2* Elean night The historical origins of the Ancient Olympic Games are lost in the fog of time, but ... The Athenian writer Xenophon in 364 BC gives a contemporary record of an Elean attack during the Pentathlon final of the Games themselves, as the Pisans were again in control. The Eleans pushed the defenders almost to the altar before retreating due to missiles being thrown at them from the porticos. During that night the defending Arcadians constructed defensive palisades, and the next morning on seeing the strength of the defence the Elians retreated.


6.   The sixth labour, depicts the marshy regions to which the herd of wolves hunts down the human being, leaving him there as the victim to the cult of homosexuality, the one that kills with technology.

Hercules uttered a number of tingling, high-pitched sounds with the simplicity of his fingers; horrified at the unworthiness of the movement and at the uncultivated sounds, the fearful Stymphalian birds* flew away.

In that way fear and flight came into existence.

* Stymphalian birds refer to the soldiers in full armor, like the birds of pray....



7.   The seventh labour, the hole, black principle in Hercules or that integral part of each notion of manliness femininity. 

That entirely delicate attainment of the balance of the soul, thought and unconsciousness is the prime skill, and yet already with their birth, all bear it in a certain darkness within themselves.

The introvert universe. the evil force of gravitation of confirmation, insistence, wanted to spoil Hercules skill, therefore the Cretan bull in the path of life represents the higher level, the style of personality.



8.   The eighth labour,represents Hercules campaign against four subjects of divine wisdom that dwells in the space of glow and clarity.

The four subjects named instability, arrogance, malice and lust represent the possibilities, chaos, the punishment for those who cannot feel.

Diomedes stallions divided the son of the fight to four cardinal points and took him away.

Hercules defeated them by wisdom of his experience, without much effort, ignoring them.


9.   The ninth labour, represents the offering; giving from self.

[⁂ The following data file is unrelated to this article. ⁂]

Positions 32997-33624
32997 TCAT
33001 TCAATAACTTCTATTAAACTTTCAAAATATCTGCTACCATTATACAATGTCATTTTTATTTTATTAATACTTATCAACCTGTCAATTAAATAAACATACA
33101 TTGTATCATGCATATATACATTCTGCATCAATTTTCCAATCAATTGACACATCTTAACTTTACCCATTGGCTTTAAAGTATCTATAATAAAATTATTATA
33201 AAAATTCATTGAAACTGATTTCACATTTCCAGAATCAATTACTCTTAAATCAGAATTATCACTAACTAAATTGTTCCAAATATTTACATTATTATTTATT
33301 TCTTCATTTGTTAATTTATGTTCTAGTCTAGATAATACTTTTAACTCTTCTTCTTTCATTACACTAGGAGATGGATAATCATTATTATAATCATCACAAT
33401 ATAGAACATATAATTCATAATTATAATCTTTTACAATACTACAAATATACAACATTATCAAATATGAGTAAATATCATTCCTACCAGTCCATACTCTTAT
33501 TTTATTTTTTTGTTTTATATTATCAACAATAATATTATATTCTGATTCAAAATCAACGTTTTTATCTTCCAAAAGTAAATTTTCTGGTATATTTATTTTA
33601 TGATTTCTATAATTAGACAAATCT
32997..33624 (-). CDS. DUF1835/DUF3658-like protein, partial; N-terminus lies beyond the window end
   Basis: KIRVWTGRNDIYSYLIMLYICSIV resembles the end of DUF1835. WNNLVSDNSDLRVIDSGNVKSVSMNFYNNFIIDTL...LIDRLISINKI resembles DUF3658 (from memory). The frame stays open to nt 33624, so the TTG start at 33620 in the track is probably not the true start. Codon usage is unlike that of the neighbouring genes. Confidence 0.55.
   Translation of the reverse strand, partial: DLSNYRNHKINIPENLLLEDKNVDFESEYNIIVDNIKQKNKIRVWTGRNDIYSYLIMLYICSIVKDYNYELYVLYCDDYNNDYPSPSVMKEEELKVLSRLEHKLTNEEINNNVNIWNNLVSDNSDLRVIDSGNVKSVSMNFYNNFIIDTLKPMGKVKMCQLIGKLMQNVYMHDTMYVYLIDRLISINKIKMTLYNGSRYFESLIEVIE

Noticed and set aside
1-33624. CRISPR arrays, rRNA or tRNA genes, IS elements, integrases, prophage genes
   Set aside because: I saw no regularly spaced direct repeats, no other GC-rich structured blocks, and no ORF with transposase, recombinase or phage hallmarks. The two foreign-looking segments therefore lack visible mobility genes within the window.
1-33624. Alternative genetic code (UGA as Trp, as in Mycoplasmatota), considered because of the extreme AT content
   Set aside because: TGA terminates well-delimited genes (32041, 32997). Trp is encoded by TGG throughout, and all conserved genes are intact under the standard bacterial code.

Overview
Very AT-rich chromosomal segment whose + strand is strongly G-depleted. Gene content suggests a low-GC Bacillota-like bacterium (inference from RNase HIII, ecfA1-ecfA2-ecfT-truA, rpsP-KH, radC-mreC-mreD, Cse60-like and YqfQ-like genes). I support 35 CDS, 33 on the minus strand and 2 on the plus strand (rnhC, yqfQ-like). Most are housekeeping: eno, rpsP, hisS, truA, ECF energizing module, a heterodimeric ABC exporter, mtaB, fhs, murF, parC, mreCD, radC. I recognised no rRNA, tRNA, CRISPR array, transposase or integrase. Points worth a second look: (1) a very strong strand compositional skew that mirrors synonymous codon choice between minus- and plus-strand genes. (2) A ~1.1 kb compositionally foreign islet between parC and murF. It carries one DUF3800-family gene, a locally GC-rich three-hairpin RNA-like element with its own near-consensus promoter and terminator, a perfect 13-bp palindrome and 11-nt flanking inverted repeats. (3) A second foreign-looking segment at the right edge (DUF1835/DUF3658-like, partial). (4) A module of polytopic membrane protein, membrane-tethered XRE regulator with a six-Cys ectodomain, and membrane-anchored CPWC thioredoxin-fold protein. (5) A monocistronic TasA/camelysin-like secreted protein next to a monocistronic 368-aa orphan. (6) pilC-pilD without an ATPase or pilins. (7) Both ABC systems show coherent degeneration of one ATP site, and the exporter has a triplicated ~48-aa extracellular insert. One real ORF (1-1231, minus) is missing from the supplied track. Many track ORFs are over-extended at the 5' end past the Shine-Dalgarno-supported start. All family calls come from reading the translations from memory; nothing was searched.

Hercules wanted and give, wanted and took the power from the woman who belonged to the moon.

The light of emotion spread out and refracted in to the particles of ego, for an instant the way to perfection came into view.

Than, a fateful chance, on the horse, took away the queen Hipolita and from that time on her love for hercules wanders forever around the world.


10.   The tenth labour, took place at the point where the sun sets and where the soil is red.

In that country and at that point there was immense wealth, fertility.

Hercules took a little from the herd of fertility for himself and for others, from geryon, the great crane, the ruler of particularity.


11.   The eleventh labour, represents the fight against those who are as strong as hundreds of man, against those who endanger by their innocence.

The offspring of the clouds that darken sky, the centaurs from afforested mountains and valleys, wild, they belong to the essential imagination, they represent the only amusement to the human being idleness.

They were so many times expelled and brought back;

The already endangered imagination will perish.the surrogate is found.


12.   The twelfth labour, represents the final rite of life. far on the west the door of the mysteries of life open to Hercules, the dream which remained at the shore of the passing time, ushers him in;

He moves toward the demon of the subterranean cave; that is the way to reach the divine praise.

If he wins he will become god,  and god always returns to his machine, to sun and to life.

That which remains of the human being is his ego and his echo, hope.